Our 3rd night on our riverboat, the Cattleya, was spent near the confluence of the Ucayali River and the Marañón River, which then becomes known as the Amazon River as it flows into Brazil. The confluence is really wide and really fast. We took our skif out to the middle and just hung out for a bit, it was pretty incredible being there!
After crossing the confluence, our skif headed deep into the jungle and up a series of small tributaries. It was early evening and again we were watching for wildlife and birds. Our first stop was at a small lake that was almost completely choked with water lettuce, making it look like we were traveling over a large green carpet. We slowly made our way around the shoreline, spotting various birds, until we came to a ranger station and went in for a visit.
The ranger was very excited to have guests as he lives out there on his own. Our naturalist, Hilde brought him a few bottles of water and then he told us about the different wildlife protection programs they are doing in the rainforest. He was living in pretty bare-bones lodging, and I felt a little embarrassed when Hilde showed me his very primitive kitchen.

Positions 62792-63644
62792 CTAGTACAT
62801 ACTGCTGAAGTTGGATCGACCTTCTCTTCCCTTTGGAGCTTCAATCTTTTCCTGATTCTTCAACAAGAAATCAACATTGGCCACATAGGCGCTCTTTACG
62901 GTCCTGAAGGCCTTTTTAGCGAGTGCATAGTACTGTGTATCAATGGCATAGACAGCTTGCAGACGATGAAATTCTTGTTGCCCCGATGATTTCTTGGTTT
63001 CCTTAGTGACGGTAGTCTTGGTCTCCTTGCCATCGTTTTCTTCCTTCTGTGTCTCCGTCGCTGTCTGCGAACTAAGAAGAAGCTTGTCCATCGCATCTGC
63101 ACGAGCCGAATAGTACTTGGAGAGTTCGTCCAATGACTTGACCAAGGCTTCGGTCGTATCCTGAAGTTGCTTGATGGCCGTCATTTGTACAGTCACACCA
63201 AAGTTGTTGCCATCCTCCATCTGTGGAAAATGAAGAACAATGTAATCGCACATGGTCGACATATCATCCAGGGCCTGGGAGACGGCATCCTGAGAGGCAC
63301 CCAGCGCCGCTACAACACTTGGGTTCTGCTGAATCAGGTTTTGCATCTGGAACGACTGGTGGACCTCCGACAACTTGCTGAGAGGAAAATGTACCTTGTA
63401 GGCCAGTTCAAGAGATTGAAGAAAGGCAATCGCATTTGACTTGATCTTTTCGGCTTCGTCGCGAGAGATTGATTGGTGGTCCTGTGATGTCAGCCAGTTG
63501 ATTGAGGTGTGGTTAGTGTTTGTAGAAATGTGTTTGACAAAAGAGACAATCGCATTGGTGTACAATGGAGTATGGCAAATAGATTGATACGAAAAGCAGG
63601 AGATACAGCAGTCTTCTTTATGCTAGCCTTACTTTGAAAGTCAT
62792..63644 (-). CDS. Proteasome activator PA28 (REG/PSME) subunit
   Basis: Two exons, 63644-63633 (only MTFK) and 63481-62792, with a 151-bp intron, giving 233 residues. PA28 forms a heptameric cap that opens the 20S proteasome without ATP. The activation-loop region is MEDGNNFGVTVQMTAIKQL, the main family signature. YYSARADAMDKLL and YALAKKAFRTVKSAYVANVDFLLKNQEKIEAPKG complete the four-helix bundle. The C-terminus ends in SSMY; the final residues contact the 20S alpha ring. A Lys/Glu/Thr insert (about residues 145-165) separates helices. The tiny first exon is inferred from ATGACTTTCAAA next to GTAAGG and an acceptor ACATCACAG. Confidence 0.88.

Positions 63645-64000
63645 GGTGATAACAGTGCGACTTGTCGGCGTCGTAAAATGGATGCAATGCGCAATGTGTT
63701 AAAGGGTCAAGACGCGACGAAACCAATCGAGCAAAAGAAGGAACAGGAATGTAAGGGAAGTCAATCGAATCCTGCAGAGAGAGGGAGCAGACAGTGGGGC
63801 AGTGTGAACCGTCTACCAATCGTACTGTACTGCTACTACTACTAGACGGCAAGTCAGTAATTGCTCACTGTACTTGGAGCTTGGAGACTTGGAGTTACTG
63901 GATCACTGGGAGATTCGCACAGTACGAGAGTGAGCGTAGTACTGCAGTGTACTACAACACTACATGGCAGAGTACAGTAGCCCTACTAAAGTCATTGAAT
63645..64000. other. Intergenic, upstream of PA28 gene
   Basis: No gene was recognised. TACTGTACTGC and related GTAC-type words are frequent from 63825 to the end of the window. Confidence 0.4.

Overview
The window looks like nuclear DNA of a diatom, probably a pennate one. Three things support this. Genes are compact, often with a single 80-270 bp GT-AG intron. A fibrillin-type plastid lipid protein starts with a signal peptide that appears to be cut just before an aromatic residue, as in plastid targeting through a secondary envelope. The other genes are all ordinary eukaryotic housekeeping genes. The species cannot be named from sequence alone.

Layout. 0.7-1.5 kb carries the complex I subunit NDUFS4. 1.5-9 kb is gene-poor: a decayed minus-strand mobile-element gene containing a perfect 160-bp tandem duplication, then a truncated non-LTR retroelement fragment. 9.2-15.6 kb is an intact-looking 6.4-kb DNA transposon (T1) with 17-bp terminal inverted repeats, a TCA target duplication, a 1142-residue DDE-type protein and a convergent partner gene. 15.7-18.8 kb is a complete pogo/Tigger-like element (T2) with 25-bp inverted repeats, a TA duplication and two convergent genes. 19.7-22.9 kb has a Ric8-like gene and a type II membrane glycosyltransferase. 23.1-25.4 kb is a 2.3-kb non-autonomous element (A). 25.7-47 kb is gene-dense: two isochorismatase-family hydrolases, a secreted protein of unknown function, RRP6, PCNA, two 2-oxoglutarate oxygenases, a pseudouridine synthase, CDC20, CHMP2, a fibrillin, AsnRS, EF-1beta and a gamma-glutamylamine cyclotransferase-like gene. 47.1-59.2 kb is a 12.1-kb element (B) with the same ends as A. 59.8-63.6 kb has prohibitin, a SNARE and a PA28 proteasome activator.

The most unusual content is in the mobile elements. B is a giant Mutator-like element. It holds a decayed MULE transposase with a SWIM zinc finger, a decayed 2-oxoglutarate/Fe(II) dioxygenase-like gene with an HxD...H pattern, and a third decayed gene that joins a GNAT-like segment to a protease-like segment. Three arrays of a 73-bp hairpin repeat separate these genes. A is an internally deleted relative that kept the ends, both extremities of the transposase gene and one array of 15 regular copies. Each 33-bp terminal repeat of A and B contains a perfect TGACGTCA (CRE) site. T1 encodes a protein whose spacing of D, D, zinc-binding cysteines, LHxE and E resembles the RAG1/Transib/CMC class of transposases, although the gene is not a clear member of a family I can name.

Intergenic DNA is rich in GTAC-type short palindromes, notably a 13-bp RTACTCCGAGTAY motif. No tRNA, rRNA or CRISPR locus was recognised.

Back in the skif we headed even deeper into the jungle. We would be staying until dark to see and hear how the jungle changes at night. We were all a bit nervous! As we continued down smaller and more narrow tributaries, Hilde spotted a snake up in a tree! He kindly mentioned that if it fell in the boat we should move calmly out of the way. Right.
We spotted a sloth (much less scary), lots of birds, and motored past a lot of hanging vines and giant lily pads. It was creepy and exciting! We finally came out into another lake right as dusk set in. There were lots of noises but very little movement, Hilde took out a spotlight and started sweeping it across the lake looking for the yellow eyes of caiman.
He spotted something and we zoomed across the lake. Hilde dipped his hand in the water lettuce and pulled up a small caiman! It was pretty impressive!